The Challenges of Localizing Software in a Global World
May 16, 2023

The Challenges of Localizing Software in a Global World

The market for global language translation software and services is expected to reach $62.7 billion by 2024, as a result of globalization. With the proliferation of the internet and mobile devices, as well as increasing audience preference to receive content in their native languages, it’s necessary to translate and localize products for a business to grow and communicate effectively.

In our article on digital transcreation, we define localization as the process of adopting a product or an application according to the cultural preferences of the target demographic. The Coca-Cola bottle campaign, for instance, used names like Mike and Sara for American bottles. To cater to the Irish public, however, they used Irish names like Aoife and Oisin instead. Naturally, the demand for these kinds of adjustments extends to technology — and specifically software — as well.

Software localization is the process of adapting software to the linguistic, cultural, and legal requirements of a specific locale. It’s not limited to translate text-based elements; rather, software localization also involves tweaking graphics, layouts, and formatting, as well as satisfying any local laws, data compliance standards, device preferences, and technological trends. These nuanced considerations pose three main challenges:

1. Planning for a different context

Context is essential in every translation project, especially in software localization. In traditional multilingual projects, a translator often gets full texts to translate. For software localization, however, they only get software strings with placeholders and very little context. Some placeholders may even have multiple meanings; in a health app, the placeholder “steps” could mean “the number of steps” or “the steps taken in a process.” With only short sentences or words, there aren’t enough context clues that help translators decipher meaning, and this can lead to quality issues. It helps to prepare an intentional authoring framework that familiarizes translators with the context, and purposely avoids “tricky” words or phrases such as those with double-meanings, metaphors, acronyms, localisms, and more.

2. Creating a localized UX

The user experience (UX) design will vary depending on the country you’re localizing software for. Translated content can display differently because of how many words are added or removed to complete a translation. For example, translating English to Arabic can expand text length by 25%. Visual elements would also need to be changed; a U.S.-style mailbox is not really relevant to other cultures, while common symbols like hands, feet, or animals may have unexpected, even unwelcome meanings. To make the technical changes, some expertise in user experience and user interface (UX/UI) is preferable, as is knowledge of programming languages and computer architecture. Though if you don’t have education in computer science a relevant course or tutorial can help you to handle the basics. However, even if the technical side of things is taken care of, it also helps to have a native translator working with you, as thinking in a foreign language lets you be more objective about your choices. With all of this covered, you’ll be able to internationalize objects or formats, and ensure intelligent character encoding is supported.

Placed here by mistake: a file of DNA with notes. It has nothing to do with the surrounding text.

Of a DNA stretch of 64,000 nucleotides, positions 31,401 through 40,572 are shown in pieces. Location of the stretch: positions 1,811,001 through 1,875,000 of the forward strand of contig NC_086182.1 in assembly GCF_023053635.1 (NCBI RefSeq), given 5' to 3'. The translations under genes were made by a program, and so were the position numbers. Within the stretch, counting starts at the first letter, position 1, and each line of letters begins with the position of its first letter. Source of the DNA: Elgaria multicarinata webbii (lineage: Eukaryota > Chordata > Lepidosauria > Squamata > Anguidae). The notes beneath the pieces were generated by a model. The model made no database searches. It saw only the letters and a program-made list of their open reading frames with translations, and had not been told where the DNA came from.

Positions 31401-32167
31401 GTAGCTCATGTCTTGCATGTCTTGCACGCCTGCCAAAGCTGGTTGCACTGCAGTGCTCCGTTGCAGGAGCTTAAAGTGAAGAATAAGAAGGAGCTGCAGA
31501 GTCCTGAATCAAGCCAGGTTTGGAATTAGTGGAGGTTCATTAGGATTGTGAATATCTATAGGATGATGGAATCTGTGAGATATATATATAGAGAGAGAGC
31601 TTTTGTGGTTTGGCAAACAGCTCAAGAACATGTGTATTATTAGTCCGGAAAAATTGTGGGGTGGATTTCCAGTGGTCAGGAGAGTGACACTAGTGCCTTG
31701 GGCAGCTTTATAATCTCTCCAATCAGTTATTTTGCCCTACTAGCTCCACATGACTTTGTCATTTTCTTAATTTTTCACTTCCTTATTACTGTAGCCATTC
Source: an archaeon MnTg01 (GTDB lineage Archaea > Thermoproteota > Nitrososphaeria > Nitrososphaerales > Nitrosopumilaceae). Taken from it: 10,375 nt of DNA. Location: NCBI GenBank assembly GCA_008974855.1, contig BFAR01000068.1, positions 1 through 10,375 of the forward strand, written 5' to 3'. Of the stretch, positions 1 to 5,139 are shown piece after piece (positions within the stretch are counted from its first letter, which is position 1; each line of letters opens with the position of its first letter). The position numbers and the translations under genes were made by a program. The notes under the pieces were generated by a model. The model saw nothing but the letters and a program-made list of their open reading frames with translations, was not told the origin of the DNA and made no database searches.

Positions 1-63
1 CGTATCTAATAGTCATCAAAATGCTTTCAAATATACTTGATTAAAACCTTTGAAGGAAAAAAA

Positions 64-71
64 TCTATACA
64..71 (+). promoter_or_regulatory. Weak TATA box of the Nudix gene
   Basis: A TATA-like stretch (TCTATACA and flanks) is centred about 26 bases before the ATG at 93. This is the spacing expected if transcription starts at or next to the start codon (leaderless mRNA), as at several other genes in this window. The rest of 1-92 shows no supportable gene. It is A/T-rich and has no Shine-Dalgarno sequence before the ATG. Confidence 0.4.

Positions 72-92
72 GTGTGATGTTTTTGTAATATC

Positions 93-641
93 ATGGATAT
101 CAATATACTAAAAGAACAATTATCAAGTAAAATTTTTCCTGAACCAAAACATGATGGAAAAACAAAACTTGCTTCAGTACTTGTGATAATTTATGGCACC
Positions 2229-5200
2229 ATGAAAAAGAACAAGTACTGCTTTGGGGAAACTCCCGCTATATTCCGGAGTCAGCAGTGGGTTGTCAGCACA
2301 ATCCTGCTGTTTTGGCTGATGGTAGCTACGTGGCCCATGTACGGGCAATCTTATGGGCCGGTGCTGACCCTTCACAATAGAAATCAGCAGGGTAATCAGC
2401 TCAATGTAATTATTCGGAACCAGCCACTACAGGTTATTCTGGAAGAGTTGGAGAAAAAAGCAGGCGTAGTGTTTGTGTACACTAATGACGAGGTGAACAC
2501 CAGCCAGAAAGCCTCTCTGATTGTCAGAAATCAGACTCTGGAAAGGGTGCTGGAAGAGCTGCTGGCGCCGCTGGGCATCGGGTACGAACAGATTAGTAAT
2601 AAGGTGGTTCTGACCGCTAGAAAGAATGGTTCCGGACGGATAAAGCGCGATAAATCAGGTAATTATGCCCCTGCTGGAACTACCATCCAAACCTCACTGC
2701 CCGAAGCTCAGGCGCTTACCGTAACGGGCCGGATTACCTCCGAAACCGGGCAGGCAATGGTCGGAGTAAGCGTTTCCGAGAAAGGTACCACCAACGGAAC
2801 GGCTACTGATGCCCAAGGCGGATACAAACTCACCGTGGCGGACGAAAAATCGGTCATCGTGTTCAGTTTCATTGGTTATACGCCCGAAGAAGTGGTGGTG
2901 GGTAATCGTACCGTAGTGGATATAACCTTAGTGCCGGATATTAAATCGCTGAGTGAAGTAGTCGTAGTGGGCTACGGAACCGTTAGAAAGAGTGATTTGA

3. Translating complex languages

Languages can be very, very complicated. Aside from battling with regional dialects, you have to consider different rules for sentence structures, pluralization, and verb tenses. Some languages read right-to-left, while others are read vertically. Even gender and inclusivity can be tricky to manage — Spanish nouns have their own lexical gender, for instance. And what about words that may not exist yet in a given language? In Africa, young people have recently started to build digital word libraries for 20 languages such as Twi, Swahili, Afrikaans, and Dagbani, after realizing that indigenous tongues like isiZulu didn’t have terms for “facemask” or “hand sanitizer.” Software localization must also pay attention to consistency for words like “Login” versus “log in,” or risk looking unprofessional.

As you can see, there’s a lot to consider! And rather than toiling through it all on your own, you can also choose to deliver the best output with Braahmam’s software localization services.

Don’t leave localization as an afterthought — dominate the global market with your products today.

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